Monday, January 23, 2012

Waldenstrom Macroglobulinemia, A Rare and Complicated Disease

WM is a rare disorder with an incidence of approximately three per million people per year with 1400 new cases diagnosed in the United States each year . The median age at diagnosis is 64 years; less than 1 percent of patients are under 40 years of age, and approximately 60 percent are males. WM is much more common in Caucasians than in other ethnic groups . Specifically, it is uncommon in Blacks and those of Mexican descent who make up approximately 5 percent of cases.
The majority of patients with the histopathologic finding of lymphoplasmacytic lymphoma (LPL) have a circulating monoclonal IgM consistent with the diagnosis of WM. In the past, LPL and WM have been arbitrarily differentiated from each other based on the level of the monoclonal IgM protein. Currently, the preferred terminology in cases of LPL with circulating monoclonal IgM is WM, rather than lymphoplasmacytic lymphoma, regardless of the size of the monoclonal IgM protein.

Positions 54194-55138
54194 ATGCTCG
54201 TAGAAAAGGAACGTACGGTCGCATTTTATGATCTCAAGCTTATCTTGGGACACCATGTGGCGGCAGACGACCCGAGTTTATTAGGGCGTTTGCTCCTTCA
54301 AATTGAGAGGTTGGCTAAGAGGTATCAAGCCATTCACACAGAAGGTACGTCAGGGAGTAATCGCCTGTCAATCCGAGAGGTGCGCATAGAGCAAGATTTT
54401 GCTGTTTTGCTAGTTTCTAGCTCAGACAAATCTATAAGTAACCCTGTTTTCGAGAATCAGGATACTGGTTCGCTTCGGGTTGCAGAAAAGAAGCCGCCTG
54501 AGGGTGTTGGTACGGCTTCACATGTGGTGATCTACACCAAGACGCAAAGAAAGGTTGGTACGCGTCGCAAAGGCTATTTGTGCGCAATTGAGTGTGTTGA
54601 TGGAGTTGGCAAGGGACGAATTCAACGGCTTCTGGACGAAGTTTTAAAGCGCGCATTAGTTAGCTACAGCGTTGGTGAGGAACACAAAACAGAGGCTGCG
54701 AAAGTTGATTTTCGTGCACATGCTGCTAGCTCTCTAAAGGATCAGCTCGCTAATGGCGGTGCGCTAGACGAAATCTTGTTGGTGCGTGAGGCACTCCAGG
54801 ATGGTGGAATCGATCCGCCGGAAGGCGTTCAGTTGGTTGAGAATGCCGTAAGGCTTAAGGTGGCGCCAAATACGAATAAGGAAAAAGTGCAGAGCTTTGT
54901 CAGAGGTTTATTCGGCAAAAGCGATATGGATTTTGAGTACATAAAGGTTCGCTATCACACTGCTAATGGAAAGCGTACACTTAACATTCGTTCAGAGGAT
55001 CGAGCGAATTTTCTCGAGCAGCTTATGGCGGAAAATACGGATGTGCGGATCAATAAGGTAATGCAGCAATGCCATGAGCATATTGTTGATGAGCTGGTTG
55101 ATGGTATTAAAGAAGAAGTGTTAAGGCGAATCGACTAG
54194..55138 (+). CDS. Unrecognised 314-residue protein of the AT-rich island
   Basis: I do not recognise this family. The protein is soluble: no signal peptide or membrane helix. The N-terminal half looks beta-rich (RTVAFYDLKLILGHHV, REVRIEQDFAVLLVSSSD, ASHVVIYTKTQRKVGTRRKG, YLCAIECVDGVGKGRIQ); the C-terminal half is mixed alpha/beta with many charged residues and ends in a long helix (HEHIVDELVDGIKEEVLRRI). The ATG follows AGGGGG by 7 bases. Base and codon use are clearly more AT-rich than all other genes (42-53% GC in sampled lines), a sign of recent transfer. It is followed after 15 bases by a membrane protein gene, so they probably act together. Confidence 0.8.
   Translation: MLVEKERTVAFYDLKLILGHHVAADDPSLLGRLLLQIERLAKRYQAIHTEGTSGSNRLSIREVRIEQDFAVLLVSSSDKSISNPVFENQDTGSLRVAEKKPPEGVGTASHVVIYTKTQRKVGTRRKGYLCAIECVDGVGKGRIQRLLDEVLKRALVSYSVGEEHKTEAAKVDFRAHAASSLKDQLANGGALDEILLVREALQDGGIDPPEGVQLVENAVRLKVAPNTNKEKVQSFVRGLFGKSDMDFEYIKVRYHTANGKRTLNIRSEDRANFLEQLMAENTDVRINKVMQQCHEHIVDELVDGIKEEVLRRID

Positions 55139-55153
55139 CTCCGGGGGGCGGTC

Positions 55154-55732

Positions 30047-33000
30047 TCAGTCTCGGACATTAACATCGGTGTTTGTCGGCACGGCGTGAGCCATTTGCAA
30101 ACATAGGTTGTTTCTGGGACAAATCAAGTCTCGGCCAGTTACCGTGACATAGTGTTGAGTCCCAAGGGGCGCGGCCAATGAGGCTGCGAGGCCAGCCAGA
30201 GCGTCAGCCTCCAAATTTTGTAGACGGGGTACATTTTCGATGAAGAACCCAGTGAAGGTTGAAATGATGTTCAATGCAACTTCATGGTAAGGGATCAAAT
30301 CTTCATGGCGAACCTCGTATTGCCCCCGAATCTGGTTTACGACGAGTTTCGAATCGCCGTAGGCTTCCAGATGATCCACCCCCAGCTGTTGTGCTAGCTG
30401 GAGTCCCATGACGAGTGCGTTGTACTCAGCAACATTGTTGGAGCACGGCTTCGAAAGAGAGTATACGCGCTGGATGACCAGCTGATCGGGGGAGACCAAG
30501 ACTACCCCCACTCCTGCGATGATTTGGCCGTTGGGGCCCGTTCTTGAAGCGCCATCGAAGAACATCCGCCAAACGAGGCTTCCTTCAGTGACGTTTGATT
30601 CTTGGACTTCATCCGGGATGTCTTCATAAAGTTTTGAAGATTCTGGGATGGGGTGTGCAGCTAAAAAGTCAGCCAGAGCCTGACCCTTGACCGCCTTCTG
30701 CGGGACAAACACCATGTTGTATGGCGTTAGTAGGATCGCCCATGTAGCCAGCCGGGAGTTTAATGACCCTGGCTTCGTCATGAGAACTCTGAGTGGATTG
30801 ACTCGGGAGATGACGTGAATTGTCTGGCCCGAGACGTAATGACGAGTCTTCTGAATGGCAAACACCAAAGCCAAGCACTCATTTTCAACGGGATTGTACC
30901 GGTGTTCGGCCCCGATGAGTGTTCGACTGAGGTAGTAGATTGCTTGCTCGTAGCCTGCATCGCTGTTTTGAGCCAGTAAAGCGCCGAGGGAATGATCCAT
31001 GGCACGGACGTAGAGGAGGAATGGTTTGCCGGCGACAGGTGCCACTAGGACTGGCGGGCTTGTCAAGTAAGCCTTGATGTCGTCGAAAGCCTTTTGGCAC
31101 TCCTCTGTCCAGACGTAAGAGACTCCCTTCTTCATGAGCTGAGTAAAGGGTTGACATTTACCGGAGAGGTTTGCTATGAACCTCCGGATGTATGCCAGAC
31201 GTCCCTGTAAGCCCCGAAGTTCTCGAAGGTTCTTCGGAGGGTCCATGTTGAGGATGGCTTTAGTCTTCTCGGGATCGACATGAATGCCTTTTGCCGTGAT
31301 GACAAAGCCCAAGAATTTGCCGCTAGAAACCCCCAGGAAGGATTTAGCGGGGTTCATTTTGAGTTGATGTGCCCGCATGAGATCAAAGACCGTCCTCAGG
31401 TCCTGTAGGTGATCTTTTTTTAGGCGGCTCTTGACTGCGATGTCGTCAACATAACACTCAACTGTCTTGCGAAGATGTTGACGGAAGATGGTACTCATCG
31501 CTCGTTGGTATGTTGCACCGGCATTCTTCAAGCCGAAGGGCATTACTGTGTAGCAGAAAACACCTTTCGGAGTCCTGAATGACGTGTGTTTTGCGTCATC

Waldenström macroglobulinemia, one of the malignant monoclonal gammopathies, is a chronic, indolent, lymphoproliferative disorder.It is characterized by the presence of a high level of a macroglobulin (immunoglobulin M [IgM]), elevated serum viscosity, and the presence of a lymphoplasmacytic infiltrate in the bone marrow. (See Pathophysiology, Etiology, and Workup.)
A clonal disease of B lymphocytes, Waldenström macroglobulinemia is considered to be a lymphoplasmacytic lymphoma, as defined by the Revised European American Lymphoma Classification (REAL) and World Health Organization (WHO) classification.